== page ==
If you decide to take this step, you can easily block OpenAI’s web crawler, GPTBot, from accessing your site. This can be done by adding just two lines of code to your website’s Robots.txt file. The Robots.txt file is a document that determines if web crawlers can crawl your website, and it is always publicly accessible. By disallowing GPTBot from crawling your site, you are effectively preventing OpenAI from using your content for training purposes.

To block GPTBot, you need to open your website’s Robots.txt file and add the following code:

User-agent: GPTBot

Disallow: /

If you only want to block certain parts of your website, you can specify the directories that should be disallowed. For example:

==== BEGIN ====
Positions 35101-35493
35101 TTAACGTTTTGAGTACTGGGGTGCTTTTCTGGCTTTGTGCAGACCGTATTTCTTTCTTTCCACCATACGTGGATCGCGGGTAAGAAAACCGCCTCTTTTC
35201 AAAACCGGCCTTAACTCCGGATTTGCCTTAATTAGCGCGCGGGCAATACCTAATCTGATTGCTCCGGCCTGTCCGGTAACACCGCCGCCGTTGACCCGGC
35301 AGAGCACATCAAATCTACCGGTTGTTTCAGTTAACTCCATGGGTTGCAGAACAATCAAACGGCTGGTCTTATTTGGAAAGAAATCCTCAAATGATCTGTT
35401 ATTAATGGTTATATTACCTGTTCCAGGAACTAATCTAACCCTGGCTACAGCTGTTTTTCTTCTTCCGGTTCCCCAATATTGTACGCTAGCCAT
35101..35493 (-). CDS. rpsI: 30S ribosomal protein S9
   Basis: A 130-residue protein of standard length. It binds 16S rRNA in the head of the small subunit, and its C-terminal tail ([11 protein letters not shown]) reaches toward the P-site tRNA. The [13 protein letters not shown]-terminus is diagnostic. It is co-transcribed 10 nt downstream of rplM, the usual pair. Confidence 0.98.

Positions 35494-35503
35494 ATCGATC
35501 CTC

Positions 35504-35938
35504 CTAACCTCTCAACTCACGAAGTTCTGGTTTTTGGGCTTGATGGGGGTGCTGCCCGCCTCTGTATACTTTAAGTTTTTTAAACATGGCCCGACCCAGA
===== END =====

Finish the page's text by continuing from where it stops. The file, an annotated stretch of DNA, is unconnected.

User-agent: GPTBot

Disallow: /directory-2/

It is important to note that it is currently unclear if web browsing versions of ChatGPT or ChatGPT plugins will be prevented by the Robots.txt file. Therefore, we recommend that you use the above methods as a precaution.

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Gary Stevens avatar

Gary Stevens

Gary Stevens is a web developer and technology writer. He's a part-time blockchain geek and a volunteer working for the Ethereum foundation as well as an active Github contributor. More articles written by Gary.